“The Gold Standard: Exploring the added value of the Dutch knowledge platforms”
The Dutch Knowledge Platforms are said to ‘have gold in their hands’. A recently launched learning review provides insight into the achievements and added value of the five Knowledge Platforms since their kick-off three years ago.
While the Knowledge Platforms are diverse in their organization and strategy, the reviewers identify common “gems”. These include the multi-stakeholder approach that lies at the core of their institutional strategy. The Platforms do not operate in a vacuum, they are positioned in a context of diverse actors (ministries, NGOs, research institutes, consultancies, businesses, etc.). This shows that their approach is not installed to fulfil only the needs of the Dutch government, but a meaningful way to take stock of multiple perspectives in order to achieve a greater good. Other achievements mentioned in the learning review are the convening power of the Platforms, and their unique ability to address emerging and contested issues.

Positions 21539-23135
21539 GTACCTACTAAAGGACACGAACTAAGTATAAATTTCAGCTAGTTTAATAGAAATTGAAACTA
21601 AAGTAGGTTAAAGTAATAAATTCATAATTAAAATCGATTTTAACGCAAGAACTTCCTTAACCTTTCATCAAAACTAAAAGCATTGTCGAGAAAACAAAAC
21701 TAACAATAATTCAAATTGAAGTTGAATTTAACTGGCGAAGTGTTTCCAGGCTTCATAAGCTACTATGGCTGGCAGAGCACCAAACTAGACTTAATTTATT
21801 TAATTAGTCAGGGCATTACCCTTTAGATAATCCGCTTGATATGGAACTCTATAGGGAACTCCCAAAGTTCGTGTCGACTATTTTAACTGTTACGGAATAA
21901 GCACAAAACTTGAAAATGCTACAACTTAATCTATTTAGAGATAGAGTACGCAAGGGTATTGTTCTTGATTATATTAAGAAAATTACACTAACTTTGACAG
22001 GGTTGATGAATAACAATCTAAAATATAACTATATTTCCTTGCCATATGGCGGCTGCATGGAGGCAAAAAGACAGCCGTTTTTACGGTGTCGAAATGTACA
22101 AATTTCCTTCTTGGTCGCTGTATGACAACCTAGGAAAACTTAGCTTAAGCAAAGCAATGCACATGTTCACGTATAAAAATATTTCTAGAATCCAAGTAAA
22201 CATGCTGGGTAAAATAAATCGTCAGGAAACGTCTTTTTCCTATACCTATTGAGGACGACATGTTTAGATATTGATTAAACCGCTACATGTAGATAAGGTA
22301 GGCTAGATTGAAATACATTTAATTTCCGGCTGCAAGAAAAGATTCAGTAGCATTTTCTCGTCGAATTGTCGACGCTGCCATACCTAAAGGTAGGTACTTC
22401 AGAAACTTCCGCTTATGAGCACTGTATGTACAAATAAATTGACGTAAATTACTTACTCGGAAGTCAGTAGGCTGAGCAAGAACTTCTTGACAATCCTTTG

According to the review, the Platforms also offer an opportunity to move towards more institutionalized knowledge relations. Before the Platforms existed, specific gaps in knowledge creation, exchange and use in the Dutch development sector were identified. These included a lack of focus and coherence in research programming, weak relations between different stakeholders, and fragmented use of knowledge by ministries and other practitioners. The Platforms have so far been most successful in knowledge creation and exchange, while knowledge use is still the hardest nut to crack. But the foundations are in place to get ‘knowledge to work’ for the stakeholders involved.
The Platforms were established following the Kennisbrief that was sent to Parliament in 2011 by the then Dutch State Secretary for Development Cooperation, Mr Ben Knapen. The Platforms have been structured around five strategic themes for development cooperation: food and nutrition security; sexual and reproductive health and rights; security and rule of law; water for development; and inclusive development policies.
Internationally, the Dutch approach to knowledge brokering is well-received. International stakeholders have increasingly expressed interest to learn more about the added value of such an innovative approach to the development sector.